Advocating Avocado Pears

Avocadoes are back in season – hurrah! All summer I’ve been looking at the exorbitantly priced sad-looking specimens in the shops, refusing to buy, as I know they’ll be disappointing. At the end of summer, the price starts dropping, then come bargain bags often and you know that the season is back in full swing.

Avocado photo

Advocating Avocado Pears

Avocadoes are back in season – hurrah! All summer I’ve been looking at the exorbitantly priced sad-looking specimens in the shops, refusing to buy, as I know they’ll be disappointing. At the end of summer, the price starts dropping, then come bargain bags often and you know that the season is back in full swing, the fruits will ripen to perfection in a few days (they have to be bought still hard, or they squish in the shopping bag before you get them home). Once ripe, the creamy, mellow flesh is best eaten simply. Perhaps cut in half with olive oil and salt or a dash of vinaigrette dressing or just spread on bread.

The avocado is one of the few green things that my children will reliably eat. Though I am a bit wary of making these sweeping statements, as they are quite capable, for no apparent reason, of turning against an old favorite, especially if it constitutes healthy eating. This, the avocado most certainly does. It is a rich source of Vitamin E, also contains a good amount of Vitamins B6 and C, potassium and is high in monounsaturated fats, which help lower cholesterol. So throughout the winter, I know that they are getting all these nutrients in their diet.

Avocados go well in sandwiches, turning an otherwise dull filling into something luscious. Partner with bacon or Marmite, salad or cold chicken. My children will pick the chunks of avo from a salad, leaving the rest for me, sans avo. Another great way of using ripe avocados in the season is as a dip. Mash them with a squeeze of lemon, a few drops of Worcestershire sauce, salt and pepper and perhaps a drop of chili sauce, provide some chips or nachos to scoop with and it’ll be gone in no time.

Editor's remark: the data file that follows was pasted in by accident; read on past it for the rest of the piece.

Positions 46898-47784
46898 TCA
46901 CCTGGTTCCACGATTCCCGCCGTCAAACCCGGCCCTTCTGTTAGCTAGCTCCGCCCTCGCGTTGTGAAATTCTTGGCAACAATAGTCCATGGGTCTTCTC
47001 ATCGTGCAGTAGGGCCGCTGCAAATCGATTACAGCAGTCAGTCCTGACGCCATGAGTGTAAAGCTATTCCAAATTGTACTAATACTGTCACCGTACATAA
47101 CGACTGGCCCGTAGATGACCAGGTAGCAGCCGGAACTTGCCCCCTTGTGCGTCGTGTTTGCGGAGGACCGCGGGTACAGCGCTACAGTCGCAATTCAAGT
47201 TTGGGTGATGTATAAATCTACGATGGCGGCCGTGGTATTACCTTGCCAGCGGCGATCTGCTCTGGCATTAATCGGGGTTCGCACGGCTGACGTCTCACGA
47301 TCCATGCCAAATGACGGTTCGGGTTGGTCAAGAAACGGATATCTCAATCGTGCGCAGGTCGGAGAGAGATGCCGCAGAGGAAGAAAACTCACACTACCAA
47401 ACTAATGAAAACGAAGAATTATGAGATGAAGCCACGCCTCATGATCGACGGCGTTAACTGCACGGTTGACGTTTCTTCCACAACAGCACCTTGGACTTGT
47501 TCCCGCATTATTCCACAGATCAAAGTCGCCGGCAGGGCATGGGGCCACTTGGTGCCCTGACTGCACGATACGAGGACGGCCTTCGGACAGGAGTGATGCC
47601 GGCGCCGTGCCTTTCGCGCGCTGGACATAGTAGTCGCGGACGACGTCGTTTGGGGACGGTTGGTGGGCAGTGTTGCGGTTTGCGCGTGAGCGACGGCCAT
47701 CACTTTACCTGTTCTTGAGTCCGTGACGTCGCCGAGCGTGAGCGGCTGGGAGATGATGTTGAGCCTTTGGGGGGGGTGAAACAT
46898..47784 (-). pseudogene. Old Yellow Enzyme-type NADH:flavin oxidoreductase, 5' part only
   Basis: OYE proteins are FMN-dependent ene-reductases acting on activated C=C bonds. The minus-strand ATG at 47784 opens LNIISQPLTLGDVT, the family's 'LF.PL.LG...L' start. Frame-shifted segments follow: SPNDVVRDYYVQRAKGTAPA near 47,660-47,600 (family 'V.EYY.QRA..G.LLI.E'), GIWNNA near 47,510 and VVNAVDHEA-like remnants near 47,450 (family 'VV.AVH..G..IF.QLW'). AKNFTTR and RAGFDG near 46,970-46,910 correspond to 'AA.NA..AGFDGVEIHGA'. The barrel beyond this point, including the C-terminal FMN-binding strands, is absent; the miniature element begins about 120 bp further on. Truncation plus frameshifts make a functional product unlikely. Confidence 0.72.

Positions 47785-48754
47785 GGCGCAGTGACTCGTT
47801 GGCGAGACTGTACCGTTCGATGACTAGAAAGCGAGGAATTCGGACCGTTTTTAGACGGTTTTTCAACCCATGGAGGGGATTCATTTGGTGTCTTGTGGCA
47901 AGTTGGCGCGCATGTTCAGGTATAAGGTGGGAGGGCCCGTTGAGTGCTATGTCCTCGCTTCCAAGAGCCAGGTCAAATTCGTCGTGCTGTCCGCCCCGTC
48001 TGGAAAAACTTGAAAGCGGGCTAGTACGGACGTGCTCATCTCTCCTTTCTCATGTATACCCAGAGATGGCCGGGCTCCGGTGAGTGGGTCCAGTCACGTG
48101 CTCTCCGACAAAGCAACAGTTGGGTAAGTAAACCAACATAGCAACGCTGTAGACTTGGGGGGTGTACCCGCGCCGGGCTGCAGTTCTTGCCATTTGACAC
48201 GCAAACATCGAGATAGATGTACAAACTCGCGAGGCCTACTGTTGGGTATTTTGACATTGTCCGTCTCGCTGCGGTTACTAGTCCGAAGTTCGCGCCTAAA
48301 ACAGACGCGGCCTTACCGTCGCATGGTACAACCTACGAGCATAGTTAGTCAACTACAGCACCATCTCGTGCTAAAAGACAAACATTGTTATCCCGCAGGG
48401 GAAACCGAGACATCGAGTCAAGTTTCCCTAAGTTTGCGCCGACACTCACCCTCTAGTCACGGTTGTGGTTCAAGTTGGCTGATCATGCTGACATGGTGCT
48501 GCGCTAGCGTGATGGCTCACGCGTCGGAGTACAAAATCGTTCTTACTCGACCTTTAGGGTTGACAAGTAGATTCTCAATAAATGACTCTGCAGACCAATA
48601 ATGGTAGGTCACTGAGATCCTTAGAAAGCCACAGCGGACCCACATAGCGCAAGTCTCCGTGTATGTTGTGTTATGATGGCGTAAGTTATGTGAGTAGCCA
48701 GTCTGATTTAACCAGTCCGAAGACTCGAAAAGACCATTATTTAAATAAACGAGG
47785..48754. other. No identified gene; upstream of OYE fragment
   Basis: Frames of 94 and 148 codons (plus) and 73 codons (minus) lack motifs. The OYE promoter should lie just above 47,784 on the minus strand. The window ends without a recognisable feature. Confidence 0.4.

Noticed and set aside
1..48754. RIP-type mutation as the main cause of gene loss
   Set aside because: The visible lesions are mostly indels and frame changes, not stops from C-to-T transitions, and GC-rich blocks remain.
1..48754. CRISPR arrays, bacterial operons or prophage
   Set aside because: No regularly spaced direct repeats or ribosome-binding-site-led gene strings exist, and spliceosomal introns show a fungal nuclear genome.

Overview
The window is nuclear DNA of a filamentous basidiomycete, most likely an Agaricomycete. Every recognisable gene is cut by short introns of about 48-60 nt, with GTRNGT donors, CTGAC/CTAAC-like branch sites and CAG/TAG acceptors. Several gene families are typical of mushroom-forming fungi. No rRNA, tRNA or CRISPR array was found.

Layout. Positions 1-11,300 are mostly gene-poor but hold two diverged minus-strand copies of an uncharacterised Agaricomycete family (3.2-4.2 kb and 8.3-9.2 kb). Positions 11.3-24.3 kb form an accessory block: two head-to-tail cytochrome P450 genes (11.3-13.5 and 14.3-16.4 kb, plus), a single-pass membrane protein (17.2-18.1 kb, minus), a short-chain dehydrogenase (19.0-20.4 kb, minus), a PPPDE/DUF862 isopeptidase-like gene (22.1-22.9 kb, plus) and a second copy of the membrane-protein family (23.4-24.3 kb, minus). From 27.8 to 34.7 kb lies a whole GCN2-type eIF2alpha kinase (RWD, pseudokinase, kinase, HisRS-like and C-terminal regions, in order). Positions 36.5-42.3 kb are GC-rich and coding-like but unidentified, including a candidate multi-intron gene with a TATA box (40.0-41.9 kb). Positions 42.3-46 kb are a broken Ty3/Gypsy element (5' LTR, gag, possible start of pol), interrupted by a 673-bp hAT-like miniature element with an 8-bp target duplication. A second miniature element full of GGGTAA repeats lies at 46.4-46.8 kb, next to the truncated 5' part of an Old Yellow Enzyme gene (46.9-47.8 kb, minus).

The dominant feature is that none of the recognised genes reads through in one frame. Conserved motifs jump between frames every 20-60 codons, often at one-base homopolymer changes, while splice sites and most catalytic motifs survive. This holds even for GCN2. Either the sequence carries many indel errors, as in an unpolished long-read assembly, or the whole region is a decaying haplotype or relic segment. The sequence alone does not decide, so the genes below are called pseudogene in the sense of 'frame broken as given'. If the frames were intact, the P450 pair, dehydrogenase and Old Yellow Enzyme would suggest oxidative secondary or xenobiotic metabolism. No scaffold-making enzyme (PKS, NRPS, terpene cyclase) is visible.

My husband remembers having avocado breakfasts as a child. Just avos and a selection of fillings to dollop in the center and eat with a spoon. Coming from a country where the avocado was considered exotic in the Seventies, I remember it being served as a highly desirable starter filled with prawns in a pink mayonnaise when we were taken out to dinner as a treat. Maybe it’s back in fashion again – retro chic.

Those avocados never attained the creamy, voluptuous texture of a truly ripe avo though. The long journey from sunnier climes, in refrigerated containers, left you with the choice of eating them a bit too firm or else by the time they felt soft to the touch they had already turned black inside. Now we’re lucky enough to live in a country where they grow and can wait to eat them until the perfect creaminess has been reached.

I’m watching my first bag of the season carefully, gleaming darkly green in their bowl, like a clutch of eggs in a nest, for the first signs of ripeness…then we feast!

Copyright 2006 Kit Heathcock

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